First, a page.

LET'S PUT THIS in perspective. Right now, LSU's Baton Rouge campus -- the state's "flagship" university -- has an enrollment of 26,140. Let's assume the state makes draconian cuts and the enrollment craters as badly as LSU administrators think it will.

That would leave LSU's new enrollment at just over 17,600 students, smaller than it has been in nearly 40 years. By way of comparison, the University of Nebraska at Omaha -- an urban, primarily commuter campus -- has about 15,000 students.

The enrollment collapse, though, would just be the beginning of the carnage:
Besides an estimated student loss of 8,500 — including 2,250, or about half, the minority student population — other elements were discussed in the University’s budget scenario that were omitted from the System’s final draft.

For instance, the Bengal Legacy Scholarships for non-resident sons and daughters of LSU graduates, the Board of Supervisors scholarships and the Louisiana Freshman Merit Award would be eliminated under worst-case scenario cuts, according to the University’s budget exercise.

“The cutting of any scholarship will have a detrimental impact on students eligible for the awards and may have a negative impact on enrollment,” the document states.

Merit increases for faculty, administrative and professional staff would also be “out of the question.”

With a large budget reduction, closing academic colleges is likely.

“To reach this [30 percent] level of a cut, more than one large college must be eliminated because of the corresponding loss of tuition revenue,” the document states.
WHOLE COLLEGES. Gone. Just the prescription for the "jewel" of a substandard higher-ed system in a poor, ignorant, underdeveloped state.

This is the backdrop for the other headlines of the day.

One is atop a column by veteran Lake Charles columnist Jim Beam,
who writes in the American Press that, no matter how much sense it might make, don't look for lawmakers to cut back on the state's bloated ranks of four-year universities.

Quantity always has been more important to the Gret Stet than quality, and the people's representatives aren't about to change things now. No matter how desperate the fiscal situation:
Any legislator with a higher education institution in or near his district is going to be reluctant to close a university anywhere else for fear his school could be next. That is the political reality here.

Making a college education convenient and affordable is everyone’s goal. Unfortunately, the legislators who promoted four-year status for LSU-A didn’t tell their colleagues the whole story.

The ink had hardly dried on the act Foster signed in 2001 before those same supporters launched grandiose plans for spending millions of dollars more on expanded facilities at the university.

While everything Michot, Clausen and others are saying makes sense, it’s not likely to change anything. The Legislature doesn’t have the courage it would take to close any state universities. If lawmakers could resist political pressure, LSU-A wouldn’t be a four-year school today.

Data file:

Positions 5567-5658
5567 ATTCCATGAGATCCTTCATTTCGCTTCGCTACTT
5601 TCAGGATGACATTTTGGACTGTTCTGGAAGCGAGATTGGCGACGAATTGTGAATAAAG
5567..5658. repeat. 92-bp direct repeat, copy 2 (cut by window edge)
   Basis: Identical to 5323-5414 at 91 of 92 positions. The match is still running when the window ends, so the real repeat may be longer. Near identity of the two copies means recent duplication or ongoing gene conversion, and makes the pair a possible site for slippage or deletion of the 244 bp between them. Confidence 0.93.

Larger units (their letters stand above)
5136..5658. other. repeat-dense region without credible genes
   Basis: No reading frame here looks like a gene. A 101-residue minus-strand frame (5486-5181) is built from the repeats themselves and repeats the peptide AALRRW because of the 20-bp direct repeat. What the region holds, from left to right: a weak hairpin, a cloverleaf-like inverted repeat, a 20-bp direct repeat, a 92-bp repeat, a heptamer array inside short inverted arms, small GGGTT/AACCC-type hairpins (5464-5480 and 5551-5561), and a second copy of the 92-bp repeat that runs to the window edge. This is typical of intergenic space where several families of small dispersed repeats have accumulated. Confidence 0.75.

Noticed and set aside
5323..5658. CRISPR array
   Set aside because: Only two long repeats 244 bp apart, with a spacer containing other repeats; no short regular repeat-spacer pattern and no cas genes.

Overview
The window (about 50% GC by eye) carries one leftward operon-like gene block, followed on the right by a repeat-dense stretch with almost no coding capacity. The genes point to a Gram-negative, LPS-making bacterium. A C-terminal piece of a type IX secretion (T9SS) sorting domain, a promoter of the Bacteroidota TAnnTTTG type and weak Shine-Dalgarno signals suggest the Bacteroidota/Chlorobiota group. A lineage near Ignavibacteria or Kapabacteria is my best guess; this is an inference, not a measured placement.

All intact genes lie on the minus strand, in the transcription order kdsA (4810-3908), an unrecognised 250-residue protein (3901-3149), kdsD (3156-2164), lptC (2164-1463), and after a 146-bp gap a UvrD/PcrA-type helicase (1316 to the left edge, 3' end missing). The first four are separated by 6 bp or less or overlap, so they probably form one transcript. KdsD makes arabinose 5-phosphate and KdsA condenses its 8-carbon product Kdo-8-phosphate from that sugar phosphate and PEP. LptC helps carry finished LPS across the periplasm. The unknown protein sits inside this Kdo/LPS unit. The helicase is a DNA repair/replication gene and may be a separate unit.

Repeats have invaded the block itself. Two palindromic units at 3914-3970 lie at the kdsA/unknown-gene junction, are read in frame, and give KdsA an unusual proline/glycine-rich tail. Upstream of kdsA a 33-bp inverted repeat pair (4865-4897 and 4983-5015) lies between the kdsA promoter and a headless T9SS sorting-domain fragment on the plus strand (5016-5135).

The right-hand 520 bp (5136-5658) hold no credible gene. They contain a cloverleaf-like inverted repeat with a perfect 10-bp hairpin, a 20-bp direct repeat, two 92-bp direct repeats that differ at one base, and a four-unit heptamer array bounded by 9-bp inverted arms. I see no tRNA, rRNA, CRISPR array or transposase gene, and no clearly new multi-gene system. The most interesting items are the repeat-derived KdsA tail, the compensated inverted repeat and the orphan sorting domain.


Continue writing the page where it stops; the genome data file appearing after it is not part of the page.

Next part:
MEANWHILE, some legislators are seeking a way to deal with an ideologue governor threatening to turn down, on "principle," billions in federal "stimulus" money as he stares down a $2 billion budget defecit.

On the other hand, according to Gannett newspapers, some legislators -- in the face of the $2 billion budget deficit --
think cutting taxes is just the thing to do when you're already way short of money. Gov. Bobby Jindal thinks this might be just as good an idea as gutting higher education and turning down billions from Uncle Sam:
Questions submitted to the governor's office about the tax cuts proposed so far brought a response from Kyle Plotkin, the governor's press secretary. The governor was out of town.

Plotkin said, "As a conservative, the governor supports tax cuts and has cut taxes in Louisiana six times so far. He is willing to support tax cuts that are fiscally responsible by being fully implemented in the same year and are accompanied by necessary spending reductions.
ONE CAN ONLY ASSUME that Louisiana has gone from being misgoverned by crooks to being driven into the ditch by fools and nuts.

Of course, this being Louisiana, the fools and nuts always had a place at the policy-making table. But now, with crookedness being less fashionable than it historically has been, the fools and nuts have seized their opportunity to shine.

There are three ways to live happily in Louisiana. One is not to care about one's future or one's fellow man.

Another is to adopt a fanatical devotion to Bacchus while trying to ignore the shadows creeping up on you and yours.

The third is to adopt a position of pie-eyed optimism, maintaining that everything is tickety-boo in Bayou Goula despite all available evidence.

UNFORTUNATELY, none of the "happy" strategies account for the inevitability of getting bitten -- hard -- in the ass by reality, which it would appear is now upon Louisiana in what might be an unprecedented manner. And that reality, cher . . . she can be a stone-cold bitch, yeah.